June 9, 2012
MOST governments say they want to encourage entrepreneurs. Yet when foreigners with ideas come knocking, they slam doors in their faces. America, surprisingly, is one of the worst offenders. It has no specific visa for foreigners who wish to create new companies. It does offer a visa for investors, but the requirements are so stiff—usually an initial investment of $1m, or half that if the firm is in a depressed neighbourhood—that the annual quota of 10,000 visas is seldom filled.
Other countries are more open (see table). Singapore offers visas to people who invest $40,000; for some, the government provides additional investment. Britain gives visas to entrepreneurs who meet certain conditions and attract £50,000 ($77,000) of venture funding. New Zealand has no specific capital requirement but offers residency to entrepreneurs whose firms are deemed to benefit the country. Chile is wildly generous: its government gives selected start-ups $40,000 without taking any equity in return. All these schemes have been introduced or expanded since 2008.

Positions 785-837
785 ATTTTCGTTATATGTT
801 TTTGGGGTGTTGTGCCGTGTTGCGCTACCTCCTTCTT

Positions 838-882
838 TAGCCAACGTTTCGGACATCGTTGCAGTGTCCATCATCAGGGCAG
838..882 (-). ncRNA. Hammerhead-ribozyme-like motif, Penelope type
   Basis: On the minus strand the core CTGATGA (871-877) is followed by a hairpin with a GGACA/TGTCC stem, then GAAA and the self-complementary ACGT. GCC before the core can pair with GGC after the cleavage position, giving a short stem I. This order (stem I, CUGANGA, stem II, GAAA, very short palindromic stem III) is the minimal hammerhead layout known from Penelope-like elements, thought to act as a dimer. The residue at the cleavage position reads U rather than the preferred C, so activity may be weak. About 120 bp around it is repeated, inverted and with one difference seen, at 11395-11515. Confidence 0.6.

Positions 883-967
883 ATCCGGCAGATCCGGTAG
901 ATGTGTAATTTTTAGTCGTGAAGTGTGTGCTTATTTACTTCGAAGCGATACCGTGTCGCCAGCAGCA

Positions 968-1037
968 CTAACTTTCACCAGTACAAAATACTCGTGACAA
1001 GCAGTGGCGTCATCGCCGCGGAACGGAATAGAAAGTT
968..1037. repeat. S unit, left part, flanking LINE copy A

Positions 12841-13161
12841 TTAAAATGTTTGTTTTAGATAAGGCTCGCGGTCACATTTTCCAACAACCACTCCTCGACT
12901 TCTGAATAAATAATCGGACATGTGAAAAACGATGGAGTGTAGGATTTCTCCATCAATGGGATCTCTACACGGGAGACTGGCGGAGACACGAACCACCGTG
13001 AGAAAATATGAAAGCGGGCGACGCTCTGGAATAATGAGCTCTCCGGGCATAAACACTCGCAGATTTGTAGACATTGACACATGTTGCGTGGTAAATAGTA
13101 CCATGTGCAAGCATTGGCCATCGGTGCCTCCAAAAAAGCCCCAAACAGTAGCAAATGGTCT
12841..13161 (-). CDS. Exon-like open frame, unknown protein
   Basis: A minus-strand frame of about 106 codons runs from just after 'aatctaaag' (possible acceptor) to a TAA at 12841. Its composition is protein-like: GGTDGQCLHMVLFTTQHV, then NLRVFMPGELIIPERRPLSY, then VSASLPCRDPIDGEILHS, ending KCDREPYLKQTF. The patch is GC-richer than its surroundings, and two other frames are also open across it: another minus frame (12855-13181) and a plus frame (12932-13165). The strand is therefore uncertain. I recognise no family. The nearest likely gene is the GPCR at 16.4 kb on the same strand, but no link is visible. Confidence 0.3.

Where an entrepreneurial visa is not available, other routes may be. Australia and Canada use a points system that emphasises youth and skills. Since 2007 Australia has curbed the total number of permanent-residency visas it issues, but expanded the number of visas for skilled workers and their dependents from 103,000 to 126,000 a year. That is nearly as many as America (140,000), though America’s population is 14 times larger.